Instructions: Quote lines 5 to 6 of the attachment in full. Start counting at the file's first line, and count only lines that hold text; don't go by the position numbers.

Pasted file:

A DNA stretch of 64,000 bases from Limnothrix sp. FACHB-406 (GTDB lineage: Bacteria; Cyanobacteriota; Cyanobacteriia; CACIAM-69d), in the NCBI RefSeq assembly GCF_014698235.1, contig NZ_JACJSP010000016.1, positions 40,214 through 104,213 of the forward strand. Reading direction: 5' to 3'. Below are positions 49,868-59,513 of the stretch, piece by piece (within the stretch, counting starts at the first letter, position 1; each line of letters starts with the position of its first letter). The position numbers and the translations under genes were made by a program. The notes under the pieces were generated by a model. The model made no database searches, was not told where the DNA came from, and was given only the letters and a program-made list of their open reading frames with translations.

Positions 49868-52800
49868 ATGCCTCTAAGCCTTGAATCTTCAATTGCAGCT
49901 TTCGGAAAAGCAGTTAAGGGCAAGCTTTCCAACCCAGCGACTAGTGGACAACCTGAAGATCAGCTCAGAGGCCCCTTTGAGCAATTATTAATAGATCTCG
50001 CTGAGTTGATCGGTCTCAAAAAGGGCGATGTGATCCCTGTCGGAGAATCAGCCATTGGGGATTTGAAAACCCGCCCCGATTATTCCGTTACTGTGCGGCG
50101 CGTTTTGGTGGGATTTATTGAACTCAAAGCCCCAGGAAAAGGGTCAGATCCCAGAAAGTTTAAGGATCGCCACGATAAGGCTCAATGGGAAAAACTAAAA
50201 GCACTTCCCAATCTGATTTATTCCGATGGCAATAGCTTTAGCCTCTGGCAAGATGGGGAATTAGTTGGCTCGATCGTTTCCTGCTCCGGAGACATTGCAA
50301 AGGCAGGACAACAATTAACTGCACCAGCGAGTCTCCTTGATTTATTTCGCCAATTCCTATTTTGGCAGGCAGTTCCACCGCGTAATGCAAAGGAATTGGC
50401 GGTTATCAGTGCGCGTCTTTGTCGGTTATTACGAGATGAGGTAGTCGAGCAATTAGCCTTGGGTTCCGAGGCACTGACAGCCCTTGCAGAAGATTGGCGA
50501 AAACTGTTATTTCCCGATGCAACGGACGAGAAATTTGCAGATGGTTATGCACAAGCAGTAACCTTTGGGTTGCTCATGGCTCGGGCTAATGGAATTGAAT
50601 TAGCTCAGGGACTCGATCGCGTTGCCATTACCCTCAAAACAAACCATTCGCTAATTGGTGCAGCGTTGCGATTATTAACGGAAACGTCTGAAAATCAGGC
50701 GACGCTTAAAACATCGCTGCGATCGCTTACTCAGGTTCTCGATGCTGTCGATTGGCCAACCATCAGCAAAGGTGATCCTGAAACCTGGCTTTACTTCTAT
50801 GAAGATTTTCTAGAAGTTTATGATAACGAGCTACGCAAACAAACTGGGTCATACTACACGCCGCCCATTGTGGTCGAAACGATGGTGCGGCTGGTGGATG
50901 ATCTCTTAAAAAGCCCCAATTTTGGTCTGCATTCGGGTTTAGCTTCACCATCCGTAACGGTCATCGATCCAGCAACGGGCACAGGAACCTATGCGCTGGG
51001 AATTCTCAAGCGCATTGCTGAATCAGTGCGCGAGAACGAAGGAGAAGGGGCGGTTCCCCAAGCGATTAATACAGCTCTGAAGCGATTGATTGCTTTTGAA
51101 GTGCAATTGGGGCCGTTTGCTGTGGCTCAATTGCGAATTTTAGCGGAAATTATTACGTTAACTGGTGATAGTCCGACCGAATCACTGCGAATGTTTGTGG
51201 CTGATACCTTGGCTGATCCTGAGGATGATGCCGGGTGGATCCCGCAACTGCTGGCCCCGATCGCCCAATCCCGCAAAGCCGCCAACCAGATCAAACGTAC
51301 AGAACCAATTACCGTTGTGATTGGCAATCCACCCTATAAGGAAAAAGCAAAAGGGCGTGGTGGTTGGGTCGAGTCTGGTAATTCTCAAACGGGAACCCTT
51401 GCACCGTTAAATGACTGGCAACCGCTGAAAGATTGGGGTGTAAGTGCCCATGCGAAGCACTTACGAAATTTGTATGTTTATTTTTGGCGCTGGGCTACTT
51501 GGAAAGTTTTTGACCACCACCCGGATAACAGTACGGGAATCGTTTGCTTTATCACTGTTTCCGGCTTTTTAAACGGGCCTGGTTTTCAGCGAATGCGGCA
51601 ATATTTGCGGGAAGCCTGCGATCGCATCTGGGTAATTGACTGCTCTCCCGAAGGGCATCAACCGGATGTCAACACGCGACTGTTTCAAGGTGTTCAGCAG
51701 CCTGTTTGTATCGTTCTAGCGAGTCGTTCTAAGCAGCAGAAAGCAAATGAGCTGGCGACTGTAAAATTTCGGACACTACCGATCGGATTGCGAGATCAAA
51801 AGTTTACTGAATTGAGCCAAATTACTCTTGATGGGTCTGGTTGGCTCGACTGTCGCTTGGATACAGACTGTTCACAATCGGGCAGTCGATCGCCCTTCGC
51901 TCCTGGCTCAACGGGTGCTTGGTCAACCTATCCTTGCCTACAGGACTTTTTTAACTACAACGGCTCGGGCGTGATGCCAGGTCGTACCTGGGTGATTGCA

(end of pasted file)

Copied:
50001 CTGAGTTGATCGGTCTCAAAAAGGGCGATGTGATCCCTGTCGGAGAATCAGCCATTGGGGATTTGAAAACCCGCCCCGATTATTCCGTTACTGTGCGGCG
50101 CGTTTTGGTGGGATTTATTGAACTCAAAGCCCCAGGAAAAGGGTCAGATCCCAGAAAGTTTAAGGATCGCCACGATAAGGCTCAATGGGAAAAACTAAAA